What is the significance of the title “The Word” as it is applied to Christ in John 1:1?
This title is peculiar to the writings of the Apostle John among which it occurs three times: John 1:1. I John 1:1. Revelation 19:13. In these references Christ is revealed as “The Faithful Witness” in the Gospel of John, “The First Begotten from the Dead” in his Epistle, and as “The Prince of the Kings of the Earth” in the Book of the Revelation. These appear related to Him as prophet, priest, and king. John calls the Lord Jesus “The Word” in his Gospel, “The Word of Life” in his Epistle, and “The Word of God” in the Book of the Revelation.
A word is the expression of a thought. The Eternal Word, Christ, was ever manifest before God, He was in the bosom of the Father. Through His incarnation He became visible to men as essentially manifesting God to them. He was in the world specifically to declare the Father. As the Incarnate Word, Christ revealed God in all the perfections of His nature and character as life, light, and love. When Philip said, “Show us the Father and it sufficeth us,” the Lord Jesus replied,
“He that hath seen Me hath seen the Father also.”
The saintly Canon Lidden said,” The term Logos, the Word, denotes at the very least something intimately and everlastingly present with God, something as internal to the Being of God as thought is to the soul of man. In truth the Divine Logos (that is, the Divine Word) is God reflected in His own eternal thought. In the Logos God is His own object. This infinite thought, the reflection and counterpart of God, subsisting in God as a Being or hypostasis, and having a tendency to self-communication, such in the Logos. The Logos in the thought of God …subsisting with the intensity of a personal form. The expression suggests to our minds the further idea of communicativeness. The Logos is speech as weir as thought.”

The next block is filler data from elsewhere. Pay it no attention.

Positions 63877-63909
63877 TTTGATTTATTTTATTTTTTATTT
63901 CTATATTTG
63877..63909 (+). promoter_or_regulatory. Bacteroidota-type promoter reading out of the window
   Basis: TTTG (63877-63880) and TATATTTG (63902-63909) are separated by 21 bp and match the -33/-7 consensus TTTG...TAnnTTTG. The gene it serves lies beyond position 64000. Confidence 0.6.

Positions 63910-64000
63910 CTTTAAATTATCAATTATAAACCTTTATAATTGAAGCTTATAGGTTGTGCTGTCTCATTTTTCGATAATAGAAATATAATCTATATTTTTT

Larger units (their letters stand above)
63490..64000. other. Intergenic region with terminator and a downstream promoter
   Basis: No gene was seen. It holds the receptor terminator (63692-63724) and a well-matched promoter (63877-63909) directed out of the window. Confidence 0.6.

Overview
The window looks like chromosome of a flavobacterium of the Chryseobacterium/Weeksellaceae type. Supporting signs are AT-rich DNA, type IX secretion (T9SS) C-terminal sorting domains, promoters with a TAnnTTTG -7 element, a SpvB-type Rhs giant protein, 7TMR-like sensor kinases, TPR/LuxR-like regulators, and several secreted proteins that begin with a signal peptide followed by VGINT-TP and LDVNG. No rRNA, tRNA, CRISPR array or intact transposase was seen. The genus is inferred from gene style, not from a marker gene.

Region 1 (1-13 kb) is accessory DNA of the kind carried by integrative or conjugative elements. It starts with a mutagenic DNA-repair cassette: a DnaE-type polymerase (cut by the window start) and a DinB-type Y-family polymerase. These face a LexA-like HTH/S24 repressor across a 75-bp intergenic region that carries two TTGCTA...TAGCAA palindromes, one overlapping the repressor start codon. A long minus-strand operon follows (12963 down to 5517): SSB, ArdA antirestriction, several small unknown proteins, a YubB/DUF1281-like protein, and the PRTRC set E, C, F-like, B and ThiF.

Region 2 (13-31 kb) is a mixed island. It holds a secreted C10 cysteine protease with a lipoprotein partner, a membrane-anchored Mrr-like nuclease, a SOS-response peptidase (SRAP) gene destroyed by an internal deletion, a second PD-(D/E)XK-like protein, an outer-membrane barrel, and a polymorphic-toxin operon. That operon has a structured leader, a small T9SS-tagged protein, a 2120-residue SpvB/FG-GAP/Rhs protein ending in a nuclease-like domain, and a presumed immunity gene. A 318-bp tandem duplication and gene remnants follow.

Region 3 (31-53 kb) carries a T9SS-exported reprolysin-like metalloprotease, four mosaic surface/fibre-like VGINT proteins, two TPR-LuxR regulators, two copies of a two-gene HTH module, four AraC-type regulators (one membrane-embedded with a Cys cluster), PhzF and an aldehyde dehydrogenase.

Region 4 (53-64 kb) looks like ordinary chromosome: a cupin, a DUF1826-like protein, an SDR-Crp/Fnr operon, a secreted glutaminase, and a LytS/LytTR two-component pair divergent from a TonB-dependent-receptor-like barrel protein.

The Lord Jesus Christ came down from Heaven to tell us that God loved us. That life, light, and love can all be communicated to us in a new creation: love from the heart of the Father, life through the death of the Son, and light by the operation of the Holy Spirit (John 3:13-19).
“In Jesus Christ God is revealed unto us as a just God and a Saviour, as mighty and merciful, as faithful and forgiving, as infinitely holy and gracious and full of compassion. Such a revelation is attractive; it is fitted to melt the heart into penitence, to awaken its confidence in Him, and to draw it to Him in the fellowship of life and light” (W. Jones).
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Some, in the attempt to differentiate between the baptism of the Spirit and water baptism, aver that the baptism of the Spirit is a baptism into life, whereas the baptism in water is a baptism into death. This is most unsatisfactory reasoning, and does not bear the light of full investigation. The word “baptizo” not only means immersion but also emersion. The real concept expressed by the Greek word is found in the English infinitive “to dip.” The final act of baptism, that of emersion in either of these forms, the baptism of the Spirit or baptism in water, must therefore be into life. —Ed.